The Therapeutic Potential For Cannabis

«Cannabis Use and Abuse by Man: An Historical Perspective» of this site provides a fascinating, historical account of the use of cannabis across many cultures and centuries. Suffice it to say here that any natural substance with over 5000 years of medical history will have attached to it a heritage of hearsay and legend through which one must sift to identify areas of true therapeutic potential for us in the late twentieth century and beyond. A summary of conditions for which cannabis has been used, ranging through various shades of rationality, appears in Table Medicinal and quasi-medicinal uses for cannabis and its derivatives: Indications for which only anecdote or reports of traditional use exist: aphrodisiac muscular spasm in rabies / tetanus Huntingdon’s chorea jaundice toothache earache tumour growth cough hysteria insanity menstrual cramps rheumatism movement disorders gut spasm pyrexia inflammed tonsils migraine headache increasing uterine  contractions in childbirth urinary retention/ bladder spasm parasite infection fatigue allergy fever herpetic pain hypertension joint inflammation diarrhoea malaria forgetfulness Indications Read more […]

Herb-Drug Interactions: Cannabis

Cannabis sativa L. (Cannabaceae) Synonym(s) and related species Bhang, Dagga, Ganja, Hashish, Indian hemp, Marihuana, Marijuana. Cannabis indica Lam. Constituents Cannabis herb contains a wide range of cannabinoids, which are the major active compounds. The main psychoactive constituent is delta9-tetrahydrocannabinol (THC; dronabinol), and it is the cause of many of the pharmacological effects elicited by the consumption of cannabis. However, other cannabinoids, which do not possess psychoactive properties, such as cannabidiol, cannabinol (a decomposition product of delta9-tetrahydrocannabinol), cannabigerol and cannabichromene, are increasingly being investigated for their pharmacological and therapeutic properties. Cannabinoids are often found in the plant as their acid metabolites, e.g. ll-nor-9-carboxy-delta9-tetrahydrocannabinol, cannabidiol acid and others, especially if the plant has been grown in a cooler climate. These decarboxylate to the parent cannabinoid at high temperatures, such as during smoking. Most medicinal cannabis products have been heat treated to ensure that the cannabinoids are present only in the non-acid form. Use and indications Cannabis has no current established use in herbal Read more […]

Iodine: Deficiency Signs and Symptoms

PRIMARY DEFICIENCY Iodine deficiency results when iodide intake is <20 µg/day. In situations of moderate deficiency, TSH induces thyroid hypertrophy in order to concentrate iodide, resulting in a goitre. Most of these cases remain euthyroid, but in cases of severe iodine deficiency, myxoedema may result in adults and cretinism in infants, both of which are serious conditions. Myxoedema is characterised by swelling of the hands, face, feet and peri-orbital tissues and can lead to coma and death if sufficiently severe and left untreated. Endemic cretinism is divided into two forms, neurologic or myxoedematous, depending on the interplay of genetics and iodine deficiency. Usually children with neurologic cretinism are mentally deficient and often deaf mute but of normal height and strength and may have goitre. Myxoedematous cretinism is characterised by dwarfism, mental deficiency, dry skin, large tongue, umbilical hernia, muscular incoordination and puffy facial features. Concomitant selenium deficiency may be a contributing factor in myxoedematous cretinism. Early treatment with thyroid hormone supplementation can promote normal physical growth; however, intellectual disability may not be prevented and in very Read more […]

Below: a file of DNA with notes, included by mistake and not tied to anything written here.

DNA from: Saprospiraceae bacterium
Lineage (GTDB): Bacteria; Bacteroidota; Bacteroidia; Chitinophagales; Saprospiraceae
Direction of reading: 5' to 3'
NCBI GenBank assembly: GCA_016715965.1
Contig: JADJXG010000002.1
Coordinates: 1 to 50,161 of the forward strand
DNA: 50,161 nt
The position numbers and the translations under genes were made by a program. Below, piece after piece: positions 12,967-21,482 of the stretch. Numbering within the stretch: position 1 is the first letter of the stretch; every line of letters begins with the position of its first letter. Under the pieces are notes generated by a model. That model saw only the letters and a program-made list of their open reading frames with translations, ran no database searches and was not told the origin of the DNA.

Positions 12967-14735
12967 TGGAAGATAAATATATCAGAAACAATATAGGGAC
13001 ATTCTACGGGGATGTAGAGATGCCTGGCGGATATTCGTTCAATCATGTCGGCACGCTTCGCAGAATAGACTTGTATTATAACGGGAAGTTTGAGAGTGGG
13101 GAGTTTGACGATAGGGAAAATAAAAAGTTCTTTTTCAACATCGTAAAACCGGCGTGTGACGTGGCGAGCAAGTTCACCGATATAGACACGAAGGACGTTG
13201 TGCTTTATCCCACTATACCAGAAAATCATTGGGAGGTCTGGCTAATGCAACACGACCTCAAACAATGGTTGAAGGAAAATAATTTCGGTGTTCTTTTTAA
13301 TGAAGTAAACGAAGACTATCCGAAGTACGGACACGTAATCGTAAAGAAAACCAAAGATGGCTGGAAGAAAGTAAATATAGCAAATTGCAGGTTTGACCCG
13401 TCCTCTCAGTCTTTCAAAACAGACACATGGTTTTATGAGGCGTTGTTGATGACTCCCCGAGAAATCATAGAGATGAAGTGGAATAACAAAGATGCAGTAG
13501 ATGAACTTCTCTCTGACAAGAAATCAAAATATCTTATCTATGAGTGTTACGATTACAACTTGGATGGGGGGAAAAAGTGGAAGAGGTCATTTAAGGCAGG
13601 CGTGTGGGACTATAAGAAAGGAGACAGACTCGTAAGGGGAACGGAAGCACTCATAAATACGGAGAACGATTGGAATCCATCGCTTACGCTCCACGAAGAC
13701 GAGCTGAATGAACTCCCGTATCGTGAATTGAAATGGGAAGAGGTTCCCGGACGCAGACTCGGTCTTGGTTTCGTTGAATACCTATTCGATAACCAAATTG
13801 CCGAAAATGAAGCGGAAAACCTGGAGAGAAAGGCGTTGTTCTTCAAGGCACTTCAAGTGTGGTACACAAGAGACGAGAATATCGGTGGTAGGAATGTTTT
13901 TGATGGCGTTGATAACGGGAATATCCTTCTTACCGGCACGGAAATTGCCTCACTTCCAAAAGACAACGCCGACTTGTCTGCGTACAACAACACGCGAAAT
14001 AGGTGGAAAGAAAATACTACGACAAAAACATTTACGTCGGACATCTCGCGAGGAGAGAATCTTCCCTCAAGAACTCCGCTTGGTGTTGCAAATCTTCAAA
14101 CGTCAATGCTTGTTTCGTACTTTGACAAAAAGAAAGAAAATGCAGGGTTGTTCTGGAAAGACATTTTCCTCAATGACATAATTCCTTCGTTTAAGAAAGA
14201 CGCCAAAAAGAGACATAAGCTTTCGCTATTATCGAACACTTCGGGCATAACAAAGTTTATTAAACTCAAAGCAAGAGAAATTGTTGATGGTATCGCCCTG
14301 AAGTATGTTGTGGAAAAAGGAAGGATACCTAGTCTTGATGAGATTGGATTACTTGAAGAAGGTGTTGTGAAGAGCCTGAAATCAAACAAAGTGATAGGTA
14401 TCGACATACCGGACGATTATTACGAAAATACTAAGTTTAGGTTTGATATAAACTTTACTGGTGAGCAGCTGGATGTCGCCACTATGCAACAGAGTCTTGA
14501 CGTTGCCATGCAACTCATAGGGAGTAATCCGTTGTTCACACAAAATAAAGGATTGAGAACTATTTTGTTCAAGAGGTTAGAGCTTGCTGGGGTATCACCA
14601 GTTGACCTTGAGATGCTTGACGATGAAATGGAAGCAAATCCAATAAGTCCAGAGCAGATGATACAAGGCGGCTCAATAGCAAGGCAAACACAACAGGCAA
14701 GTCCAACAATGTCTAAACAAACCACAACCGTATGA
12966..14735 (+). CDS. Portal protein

Licorice: Adverse Reactions

Many of the adverse effects attributed to licorice are due to glycyrrhetinic acid (GA) at doses above 100-400 mg/day. For this reason, the deglycyrrhizinated licorice (DGL) may be safer and more appropriate in cases where glycyrrhizin (GL) or GA are not required for efficacy. Side-effects may be more pronounced in people with essential hypertension who appear to be more sensitive to the inhibition of 11HSD by licorice than normotensive subjects. • Hypercortisolism and pseudohyperaldosteronism — associated with sodium retention, potassium loss and suppression of the renin-angiotensin-aldosterone system and presenting as hypertension, fluid retention, breathlessness, hypernatraemia and hypokalaemia. • Hypokalaemia — may present as hypotonia and flaccid paralysis, peripheral oedema, polyuria, proximal myopathy, lethargy, paraesthesiae, muscle cramps, headaches, tetany, breathlessness and hypertension. In practice, licorice is often mixed with the potassium-rich herb dandelion leaf, which also has mild diuretic effects. • Hypokalaemic paralysis — although rare, some cases have been reported as a result of chronic licorice use. • Rhabdomyolysis — a number of cases are reported in the scientific Read more […]